My experience as a privileged college student striving to break down barriers separating me from the adults and families experiencing homelessness who lived within walking distance from my dorm weighed on me. In my senior year, I hosted a “Community Conversation” with my friend who co-founded and led the Class Issues Alliance, a group that supported working-class and first generation college students and advocated on issues pertaining to socioeconomic class differences. Our Community Conversation brought together student groups, staff, and professionals from local organizations to talk about experiences in service and discuss how we could advocate for and with people who are vulnerable while honoring their resiliency.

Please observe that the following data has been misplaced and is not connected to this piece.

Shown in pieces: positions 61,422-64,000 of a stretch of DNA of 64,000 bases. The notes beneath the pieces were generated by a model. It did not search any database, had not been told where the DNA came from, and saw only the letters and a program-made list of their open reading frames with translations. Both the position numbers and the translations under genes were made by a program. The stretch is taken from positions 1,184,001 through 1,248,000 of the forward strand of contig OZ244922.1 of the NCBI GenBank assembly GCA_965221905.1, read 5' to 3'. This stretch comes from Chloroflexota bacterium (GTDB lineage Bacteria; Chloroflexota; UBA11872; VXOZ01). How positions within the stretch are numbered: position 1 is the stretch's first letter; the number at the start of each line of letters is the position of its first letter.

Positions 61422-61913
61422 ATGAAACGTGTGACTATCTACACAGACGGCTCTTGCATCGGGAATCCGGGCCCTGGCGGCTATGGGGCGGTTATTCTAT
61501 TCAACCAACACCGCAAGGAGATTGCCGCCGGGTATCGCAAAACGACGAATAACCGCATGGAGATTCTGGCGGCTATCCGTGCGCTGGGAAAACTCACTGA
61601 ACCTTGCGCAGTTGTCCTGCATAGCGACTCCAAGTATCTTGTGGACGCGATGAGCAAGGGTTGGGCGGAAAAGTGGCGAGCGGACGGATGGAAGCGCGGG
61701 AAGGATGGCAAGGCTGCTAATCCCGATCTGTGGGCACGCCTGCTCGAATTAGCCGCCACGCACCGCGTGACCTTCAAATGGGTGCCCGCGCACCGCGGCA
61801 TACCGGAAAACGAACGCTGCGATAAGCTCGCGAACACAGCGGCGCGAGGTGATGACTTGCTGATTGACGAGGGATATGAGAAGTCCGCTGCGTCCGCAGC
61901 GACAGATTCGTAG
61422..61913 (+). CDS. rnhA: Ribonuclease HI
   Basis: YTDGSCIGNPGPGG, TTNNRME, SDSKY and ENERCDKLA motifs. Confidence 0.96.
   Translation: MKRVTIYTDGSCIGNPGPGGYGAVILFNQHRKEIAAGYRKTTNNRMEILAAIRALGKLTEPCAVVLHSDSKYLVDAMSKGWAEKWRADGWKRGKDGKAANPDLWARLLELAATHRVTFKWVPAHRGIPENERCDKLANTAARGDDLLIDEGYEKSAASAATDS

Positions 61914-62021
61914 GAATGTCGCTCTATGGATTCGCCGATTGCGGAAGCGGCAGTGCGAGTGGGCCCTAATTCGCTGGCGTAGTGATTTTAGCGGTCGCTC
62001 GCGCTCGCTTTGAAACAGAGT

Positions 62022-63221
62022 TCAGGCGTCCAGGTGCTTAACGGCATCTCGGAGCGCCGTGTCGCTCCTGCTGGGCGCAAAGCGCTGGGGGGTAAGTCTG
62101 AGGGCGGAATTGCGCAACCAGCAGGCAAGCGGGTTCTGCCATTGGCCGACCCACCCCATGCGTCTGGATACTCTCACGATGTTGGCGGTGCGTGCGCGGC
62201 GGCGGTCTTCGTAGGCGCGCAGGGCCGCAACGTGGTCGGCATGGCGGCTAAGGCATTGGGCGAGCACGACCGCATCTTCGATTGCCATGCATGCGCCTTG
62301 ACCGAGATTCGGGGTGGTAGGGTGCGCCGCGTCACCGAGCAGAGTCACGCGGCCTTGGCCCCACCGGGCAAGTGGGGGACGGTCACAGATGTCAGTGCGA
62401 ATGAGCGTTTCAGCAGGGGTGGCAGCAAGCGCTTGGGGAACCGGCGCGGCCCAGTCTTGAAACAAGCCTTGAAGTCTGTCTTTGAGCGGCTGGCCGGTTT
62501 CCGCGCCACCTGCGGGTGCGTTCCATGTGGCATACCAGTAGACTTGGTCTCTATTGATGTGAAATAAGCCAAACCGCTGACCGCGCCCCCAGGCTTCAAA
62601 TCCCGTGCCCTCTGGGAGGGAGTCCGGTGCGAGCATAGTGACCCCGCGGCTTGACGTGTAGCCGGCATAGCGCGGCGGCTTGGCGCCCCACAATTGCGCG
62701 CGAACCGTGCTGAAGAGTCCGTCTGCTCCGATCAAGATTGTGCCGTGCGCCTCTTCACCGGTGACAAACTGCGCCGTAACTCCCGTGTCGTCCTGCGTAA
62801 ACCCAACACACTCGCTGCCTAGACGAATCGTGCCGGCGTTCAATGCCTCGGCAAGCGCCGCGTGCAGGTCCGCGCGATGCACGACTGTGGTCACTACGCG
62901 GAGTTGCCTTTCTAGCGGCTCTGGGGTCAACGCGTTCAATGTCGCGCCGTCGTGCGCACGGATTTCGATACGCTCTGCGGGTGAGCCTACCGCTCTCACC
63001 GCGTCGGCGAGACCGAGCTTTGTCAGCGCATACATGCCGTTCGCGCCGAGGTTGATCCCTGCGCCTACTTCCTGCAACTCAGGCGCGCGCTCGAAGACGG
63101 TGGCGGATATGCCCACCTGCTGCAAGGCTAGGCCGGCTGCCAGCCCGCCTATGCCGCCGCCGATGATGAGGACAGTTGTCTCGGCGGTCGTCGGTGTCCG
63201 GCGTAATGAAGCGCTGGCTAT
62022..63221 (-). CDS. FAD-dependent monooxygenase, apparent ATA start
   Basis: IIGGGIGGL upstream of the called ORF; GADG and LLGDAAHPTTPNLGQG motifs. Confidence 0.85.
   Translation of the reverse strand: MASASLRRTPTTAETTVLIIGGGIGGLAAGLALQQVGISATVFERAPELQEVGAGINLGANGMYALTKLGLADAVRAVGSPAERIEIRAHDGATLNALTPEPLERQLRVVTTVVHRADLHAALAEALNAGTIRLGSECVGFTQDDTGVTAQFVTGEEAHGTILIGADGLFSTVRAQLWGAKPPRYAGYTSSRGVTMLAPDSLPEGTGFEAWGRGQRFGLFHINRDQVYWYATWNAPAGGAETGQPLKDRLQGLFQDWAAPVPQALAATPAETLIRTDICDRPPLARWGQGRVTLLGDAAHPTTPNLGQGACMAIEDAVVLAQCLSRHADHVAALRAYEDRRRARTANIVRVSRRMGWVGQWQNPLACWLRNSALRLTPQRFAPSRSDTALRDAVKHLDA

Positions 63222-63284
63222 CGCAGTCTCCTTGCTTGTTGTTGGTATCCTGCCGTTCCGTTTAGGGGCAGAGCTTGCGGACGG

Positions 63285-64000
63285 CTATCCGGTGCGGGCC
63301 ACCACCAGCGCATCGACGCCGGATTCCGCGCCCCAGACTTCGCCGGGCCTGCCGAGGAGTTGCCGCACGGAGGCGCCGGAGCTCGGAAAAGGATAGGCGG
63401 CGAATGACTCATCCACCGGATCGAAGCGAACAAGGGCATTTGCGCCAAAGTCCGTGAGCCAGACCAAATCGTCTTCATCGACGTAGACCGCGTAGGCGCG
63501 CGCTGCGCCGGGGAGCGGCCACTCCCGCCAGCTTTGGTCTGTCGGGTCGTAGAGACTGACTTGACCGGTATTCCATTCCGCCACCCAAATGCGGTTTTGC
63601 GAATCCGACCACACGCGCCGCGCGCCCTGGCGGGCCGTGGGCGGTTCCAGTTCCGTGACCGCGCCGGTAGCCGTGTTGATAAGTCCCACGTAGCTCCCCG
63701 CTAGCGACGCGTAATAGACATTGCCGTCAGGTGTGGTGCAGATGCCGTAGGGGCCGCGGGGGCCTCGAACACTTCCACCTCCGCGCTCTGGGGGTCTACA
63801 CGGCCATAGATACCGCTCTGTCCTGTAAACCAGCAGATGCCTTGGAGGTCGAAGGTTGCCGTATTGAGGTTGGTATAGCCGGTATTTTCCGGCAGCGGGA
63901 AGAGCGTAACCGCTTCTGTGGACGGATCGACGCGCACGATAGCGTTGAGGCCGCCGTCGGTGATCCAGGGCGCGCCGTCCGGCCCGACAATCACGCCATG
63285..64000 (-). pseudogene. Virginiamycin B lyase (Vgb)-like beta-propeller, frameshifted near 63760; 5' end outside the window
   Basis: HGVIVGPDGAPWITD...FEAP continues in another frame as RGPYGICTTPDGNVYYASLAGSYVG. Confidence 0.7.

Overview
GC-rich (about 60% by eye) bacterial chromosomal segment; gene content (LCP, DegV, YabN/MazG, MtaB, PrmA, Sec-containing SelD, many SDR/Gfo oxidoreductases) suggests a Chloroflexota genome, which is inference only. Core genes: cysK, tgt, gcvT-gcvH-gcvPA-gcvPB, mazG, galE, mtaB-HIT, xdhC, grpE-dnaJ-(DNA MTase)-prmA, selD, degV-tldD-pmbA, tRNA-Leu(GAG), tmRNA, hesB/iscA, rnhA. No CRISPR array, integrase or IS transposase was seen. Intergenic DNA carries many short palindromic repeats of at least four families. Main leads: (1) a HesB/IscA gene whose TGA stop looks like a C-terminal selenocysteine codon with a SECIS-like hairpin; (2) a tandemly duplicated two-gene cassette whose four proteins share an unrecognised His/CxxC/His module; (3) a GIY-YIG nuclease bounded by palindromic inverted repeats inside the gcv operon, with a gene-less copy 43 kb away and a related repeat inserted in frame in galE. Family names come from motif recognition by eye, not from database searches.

This long-ago conversation has stayed with me, and is a strong thread tethering me to my present day project. I felt great apprehension in taking on the task of raising funds for German Chub Choc’s medical and economic needs–wondering if I was unwittingly perpetuating an attitude of ivory tower charity by raising funds for an indigenous Mayan human rights defender that I have never met. The reason my project exists though, is because back in November 2011, I met indigenous women’s and land rights Maria Choc, who asked for funds to be raised on German Choc’s behalf. Moreover, in Rights Actions November 2011 fundraising appeal, German speaks for himself, “I am asking for your help out of real need. I have no other option but to knock on the doors of members of the international community. I hope I can appeal to your hearts, as I feel abandoned and dejected.”